• M30B30 1971
  • M30B32 1976
  • M30B33V 1973
  • M30B34 1982
  • M30B35 1988

Feeding fuel and air into the M30 engine is the whole point to any engine upgrade job.

Air Intake manifolds take the air from the air cleaner and allow it to be drawn into the engine and mixed with fuel.

The structure and flow rate of the Intake can make a noticeable improvement to fuel atomization and engine efficiency on the M30.

It's not uncommon that intake are begging for aftermarket parts, although a few makers provide well optimized intake.

M30 Turbo upgrades

Most NASP engines need quite a lot of work when you add a turbo, so we have a separate guide to help you take into account the pros and cons of going this route on your M30 (some of the later M30's are pretty strong, and we've seen decent turbo conversions on stock internals.)

The later Highline post 87 version has lower compression therefore would be better suited to adding forced induction.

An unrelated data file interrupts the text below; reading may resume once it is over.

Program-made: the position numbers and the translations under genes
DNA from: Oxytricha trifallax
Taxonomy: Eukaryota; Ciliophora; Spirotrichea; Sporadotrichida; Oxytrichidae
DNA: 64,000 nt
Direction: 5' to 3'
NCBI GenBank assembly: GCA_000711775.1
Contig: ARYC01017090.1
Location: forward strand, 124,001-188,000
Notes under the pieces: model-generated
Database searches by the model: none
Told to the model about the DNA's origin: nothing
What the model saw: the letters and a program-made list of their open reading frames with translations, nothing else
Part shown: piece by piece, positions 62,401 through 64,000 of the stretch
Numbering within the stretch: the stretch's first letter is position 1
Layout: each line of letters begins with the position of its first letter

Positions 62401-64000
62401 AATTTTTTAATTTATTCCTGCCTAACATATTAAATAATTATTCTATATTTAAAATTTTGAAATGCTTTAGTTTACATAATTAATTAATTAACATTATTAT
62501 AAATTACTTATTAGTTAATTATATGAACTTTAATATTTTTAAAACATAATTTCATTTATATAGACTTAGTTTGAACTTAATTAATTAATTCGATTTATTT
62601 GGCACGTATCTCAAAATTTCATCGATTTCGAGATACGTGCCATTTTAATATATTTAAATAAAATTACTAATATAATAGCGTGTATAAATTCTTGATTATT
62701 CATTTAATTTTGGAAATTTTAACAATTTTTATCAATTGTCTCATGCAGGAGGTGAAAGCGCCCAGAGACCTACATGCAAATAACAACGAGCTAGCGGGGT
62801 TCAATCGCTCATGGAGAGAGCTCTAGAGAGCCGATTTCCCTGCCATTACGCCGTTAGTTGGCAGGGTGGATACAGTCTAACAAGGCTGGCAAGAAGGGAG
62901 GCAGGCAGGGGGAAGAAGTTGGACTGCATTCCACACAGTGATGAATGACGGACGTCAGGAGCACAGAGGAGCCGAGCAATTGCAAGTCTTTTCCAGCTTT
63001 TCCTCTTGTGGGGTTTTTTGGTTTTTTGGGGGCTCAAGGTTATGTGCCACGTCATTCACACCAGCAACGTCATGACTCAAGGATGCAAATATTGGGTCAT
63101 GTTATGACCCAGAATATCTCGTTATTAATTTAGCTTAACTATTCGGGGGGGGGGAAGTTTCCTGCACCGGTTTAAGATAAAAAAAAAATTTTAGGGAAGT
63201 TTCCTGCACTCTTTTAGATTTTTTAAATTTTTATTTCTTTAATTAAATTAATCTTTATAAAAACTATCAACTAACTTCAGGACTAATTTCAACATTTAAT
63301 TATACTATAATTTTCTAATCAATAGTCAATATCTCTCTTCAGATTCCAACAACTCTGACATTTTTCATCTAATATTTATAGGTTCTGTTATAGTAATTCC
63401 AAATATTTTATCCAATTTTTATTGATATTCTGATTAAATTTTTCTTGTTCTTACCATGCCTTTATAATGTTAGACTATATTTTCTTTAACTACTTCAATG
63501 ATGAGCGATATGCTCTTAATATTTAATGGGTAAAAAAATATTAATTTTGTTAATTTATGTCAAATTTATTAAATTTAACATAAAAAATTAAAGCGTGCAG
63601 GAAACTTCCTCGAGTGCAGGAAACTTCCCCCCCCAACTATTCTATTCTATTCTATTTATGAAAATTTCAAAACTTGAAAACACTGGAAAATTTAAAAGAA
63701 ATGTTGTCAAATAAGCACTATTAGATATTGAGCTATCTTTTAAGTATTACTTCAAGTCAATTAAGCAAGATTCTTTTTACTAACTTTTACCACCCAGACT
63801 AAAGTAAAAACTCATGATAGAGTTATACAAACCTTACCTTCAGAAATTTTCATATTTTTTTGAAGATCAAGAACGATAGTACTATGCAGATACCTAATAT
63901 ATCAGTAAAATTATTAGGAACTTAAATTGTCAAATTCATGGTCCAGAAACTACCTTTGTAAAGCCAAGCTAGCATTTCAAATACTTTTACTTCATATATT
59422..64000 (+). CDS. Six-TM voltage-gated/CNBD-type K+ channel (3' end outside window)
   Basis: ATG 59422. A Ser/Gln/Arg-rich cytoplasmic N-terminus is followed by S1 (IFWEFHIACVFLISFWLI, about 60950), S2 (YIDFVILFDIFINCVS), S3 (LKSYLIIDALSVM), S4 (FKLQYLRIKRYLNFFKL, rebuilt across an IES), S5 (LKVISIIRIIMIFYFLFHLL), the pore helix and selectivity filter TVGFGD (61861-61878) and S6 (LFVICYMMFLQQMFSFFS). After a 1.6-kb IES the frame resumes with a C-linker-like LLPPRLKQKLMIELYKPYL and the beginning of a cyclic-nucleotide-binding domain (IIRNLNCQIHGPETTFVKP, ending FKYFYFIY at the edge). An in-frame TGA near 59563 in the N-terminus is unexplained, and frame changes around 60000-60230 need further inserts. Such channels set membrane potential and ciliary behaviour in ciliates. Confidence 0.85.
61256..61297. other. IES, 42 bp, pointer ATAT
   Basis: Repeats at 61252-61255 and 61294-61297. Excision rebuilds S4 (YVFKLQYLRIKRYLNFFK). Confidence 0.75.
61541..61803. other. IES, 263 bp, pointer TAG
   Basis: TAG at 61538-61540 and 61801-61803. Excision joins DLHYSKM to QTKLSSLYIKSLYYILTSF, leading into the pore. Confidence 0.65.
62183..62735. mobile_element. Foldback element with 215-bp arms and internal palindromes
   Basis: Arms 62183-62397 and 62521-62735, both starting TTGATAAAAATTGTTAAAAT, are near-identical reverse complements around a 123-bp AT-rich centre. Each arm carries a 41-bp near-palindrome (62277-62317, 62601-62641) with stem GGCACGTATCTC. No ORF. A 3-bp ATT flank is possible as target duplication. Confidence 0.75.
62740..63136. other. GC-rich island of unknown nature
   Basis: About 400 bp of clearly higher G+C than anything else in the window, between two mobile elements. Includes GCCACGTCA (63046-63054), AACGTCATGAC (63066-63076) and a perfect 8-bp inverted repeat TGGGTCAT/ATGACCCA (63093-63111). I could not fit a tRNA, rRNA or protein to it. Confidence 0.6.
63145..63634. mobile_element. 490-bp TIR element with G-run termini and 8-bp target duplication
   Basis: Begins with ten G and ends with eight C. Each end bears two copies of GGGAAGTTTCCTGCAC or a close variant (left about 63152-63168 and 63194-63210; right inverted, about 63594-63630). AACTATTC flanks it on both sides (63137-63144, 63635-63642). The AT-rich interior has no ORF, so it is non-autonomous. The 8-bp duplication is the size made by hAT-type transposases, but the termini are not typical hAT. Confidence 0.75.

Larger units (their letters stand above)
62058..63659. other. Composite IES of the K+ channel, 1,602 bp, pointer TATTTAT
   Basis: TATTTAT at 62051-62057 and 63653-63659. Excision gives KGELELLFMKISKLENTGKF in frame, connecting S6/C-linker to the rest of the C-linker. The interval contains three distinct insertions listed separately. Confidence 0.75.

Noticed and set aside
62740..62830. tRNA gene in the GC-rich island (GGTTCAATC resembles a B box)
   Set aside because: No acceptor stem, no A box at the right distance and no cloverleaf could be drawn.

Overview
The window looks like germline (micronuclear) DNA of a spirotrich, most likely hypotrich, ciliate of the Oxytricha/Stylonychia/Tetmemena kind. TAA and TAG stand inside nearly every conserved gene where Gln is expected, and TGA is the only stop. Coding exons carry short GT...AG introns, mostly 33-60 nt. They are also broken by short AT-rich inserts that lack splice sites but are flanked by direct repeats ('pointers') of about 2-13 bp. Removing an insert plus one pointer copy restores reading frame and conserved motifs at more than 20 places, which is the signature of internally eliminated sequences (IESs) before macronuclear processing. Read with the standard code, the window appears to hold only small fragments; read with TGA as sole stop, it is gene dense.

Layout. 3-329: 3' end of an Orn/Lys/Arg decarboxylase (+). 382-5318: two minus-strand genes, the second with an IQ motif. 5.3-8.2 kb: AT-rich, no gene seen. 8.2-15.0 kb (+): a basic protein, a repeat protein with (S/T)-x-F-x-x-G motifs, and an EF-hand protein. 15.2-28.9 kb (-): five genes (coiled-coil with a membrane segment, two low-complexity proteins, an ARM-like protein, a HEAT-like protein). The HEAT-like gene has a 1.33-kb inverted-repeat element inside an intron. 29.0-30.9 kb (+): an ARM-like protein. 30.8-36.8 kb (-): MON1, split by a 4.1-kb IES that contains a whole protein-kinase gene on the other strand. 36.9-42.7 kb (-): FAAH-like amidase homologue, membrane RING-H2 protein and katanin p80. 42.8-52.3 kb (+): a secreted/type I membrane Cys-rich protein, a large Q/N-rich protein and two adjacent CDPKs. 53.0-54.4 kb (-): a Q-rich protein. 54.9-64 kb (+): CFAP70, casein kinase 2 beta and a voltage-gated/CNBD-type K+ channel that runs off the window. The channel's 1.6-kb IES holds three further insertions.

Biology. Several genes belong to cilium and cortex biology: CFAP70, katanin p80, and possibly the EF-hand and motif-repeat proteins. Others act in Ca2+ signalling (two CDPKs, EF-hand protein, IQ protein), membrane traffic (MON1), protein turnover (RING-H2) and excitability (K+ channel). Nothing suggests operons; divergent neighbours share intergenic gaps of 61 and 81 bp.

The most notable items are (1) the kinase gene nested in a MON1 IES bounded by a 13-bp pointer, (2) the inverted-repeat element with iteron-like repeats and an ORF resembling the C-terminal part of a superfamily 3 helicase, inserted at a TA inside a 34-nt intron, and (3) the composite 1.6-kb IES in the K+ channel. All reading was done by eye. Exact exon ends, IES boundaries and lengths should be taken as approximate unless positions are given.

Depending on your compression ratio we would suggest that most of the M30's can run 1 bar of boost quite happily, but you get more power if you are prepared to more engine work.

Without going forced induction on most of these engines, especially the early ones, you'll have to stick with power figures around 265bhp, but adding forced induction can see around 330bhp on the right setup. (Obviously the sky is the limit if you are prepared to do some internal work and strengthen the engine and alter the compression ratio.)

The more air you can get into an engine, the more fuel it can burn and uprating the induction with a turbocharger upgrade makes impressive power gains.

When an engine is fitted with a turbo upgrades are giving better power gains and most turbocharged engines are made with uprated components.

There are common areas of failure for every engine, with some being over specified and some only able to handle stock power